3

Asset and ranking data are as of June 30, 2000.

Firstar and U.S. Bancorp are financial holding companies that are engaged in various nonbanking activities in the United States and abroad. Firstar intends to acquire the domestic nonbanking operations of U.S. Bancorp in accordance with section 4(k)(4) of the BHC Act and the post-transaction notice procedures of section 225.87 of Regulation Y. Firstar also has informed the Board that it intends to acquire U.S. Bancorp’s foreign nonbanking operations in accordance with section 4(c)(13) of the BHC Act and the general consent provisions of section 211.5 of the Board’s Regulation K.

4

-3Interstate Analysis Section 3(d) of the BHC Act allows the Board to approve an application by a bank holding company to acquire control of a bank located in a state other than the home state of the bank holding company if certain conditions are met. For purposes of the BHC Act, the home state of Firstar is Wisconsin,5 and the subsidiary banks of U.S. Bancorp are located in California, Colorado, Illinois, Idaho, Iowa, Minnesota, Montana, Nebraska, Nevada, North Dakota, Oregon, South Dakota, Utah, Washington, Wisconsin, and Wyoming.6 The Board has reviewed the interstate banking laws of each state in which Firstar would acquire banking operations and consulted with the appropriate banking regulator in each of those states regarding the permissibility of the proposed transaction under applicable state law. All the conditions for an interstate acquisition enumerated in section 3(d) are met in this case. Firstar is adequately capitalized and adequately managed, as defined by applicable law.7 In addition, the subsidiary banks of U.S. Bancorp that Firstar would acquire in an interstate transaction have been in existence for the minimum period of time required by applicable law.8 On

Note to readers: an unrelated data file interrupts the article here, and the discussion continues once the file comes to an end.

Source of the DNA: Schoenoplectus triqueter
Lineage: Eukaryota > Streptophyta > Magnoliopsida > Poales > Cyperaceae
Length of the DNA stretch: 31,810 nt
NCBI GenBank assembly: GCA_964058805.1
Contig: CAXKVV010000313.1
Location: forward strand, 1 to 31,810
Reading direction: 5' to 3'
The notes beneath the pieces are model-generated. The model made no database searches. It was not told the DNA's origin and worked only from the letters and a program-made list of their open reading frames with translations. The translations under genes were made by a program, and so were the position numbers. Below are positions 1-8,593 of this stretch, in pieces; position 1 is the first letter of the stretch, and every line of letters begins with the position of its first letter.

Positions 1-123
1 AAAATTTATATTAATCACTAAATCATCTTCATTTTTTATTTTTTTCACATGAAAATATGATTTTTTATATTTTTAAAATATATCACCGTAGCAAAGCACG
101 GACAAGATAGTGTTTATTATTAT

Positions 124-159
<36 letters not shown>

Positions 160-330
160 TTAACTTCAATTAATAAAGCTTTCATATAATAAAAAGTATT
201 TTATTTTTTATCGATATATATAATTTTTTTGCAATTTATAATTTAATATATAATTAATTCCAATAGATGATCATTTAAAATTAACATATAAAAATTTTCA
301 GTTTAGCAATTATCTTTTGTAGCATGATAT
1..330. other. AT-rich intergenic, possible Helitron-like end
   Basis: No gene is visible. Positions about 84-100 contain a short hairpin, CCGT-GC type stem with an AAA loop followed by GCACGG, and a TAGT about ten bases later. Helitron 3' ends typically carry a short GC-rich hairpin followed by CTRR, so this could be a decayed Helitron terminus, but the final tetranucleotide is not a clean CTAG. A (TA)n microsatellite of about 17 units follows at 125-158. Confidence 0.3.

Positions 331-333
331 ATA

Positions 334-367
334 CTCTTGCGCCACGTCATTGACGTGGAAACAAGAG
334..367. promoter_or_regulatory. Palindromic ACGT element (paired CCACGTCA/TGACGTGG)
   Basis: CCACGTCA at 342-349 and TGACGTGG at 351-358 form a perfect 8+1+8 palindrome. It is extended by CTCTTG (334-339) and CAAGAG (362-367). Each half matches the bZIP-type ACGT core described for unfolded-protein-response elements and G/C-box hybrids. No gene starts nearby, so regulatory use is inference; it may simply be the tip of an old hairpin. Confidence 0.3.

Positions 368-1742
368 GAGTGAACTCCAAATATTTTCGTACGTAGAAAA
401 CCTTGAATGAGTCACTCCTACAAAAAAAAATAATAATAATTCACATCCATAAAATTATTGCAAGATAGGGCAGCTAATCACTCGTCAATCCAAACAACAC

5

A bank holding company’s home state is that state in which the total deposits of all banking subsidiaries of the company were the largest on the later of July 1, 1966, or the date on which the company became a bank holding company. 12 U.S.C. § 1841(o)(4)(C). For purposes of section 3(d), the Board considers a bank to be located in the states in which the bank is chartered, headquartered, or operates a branch.
7 6

See 12 U.S.C. § 1842(d)(1)(A). See 12 U.S.C. § 1842(d)(1)(B). With the exception of U.S. Bank ND, which was chartered in 1997 and primarily engages in credit card operations, each subsidiary bank of U.S. Bancorp has been in existence for at least five years and, therefore, (continued . . .)
8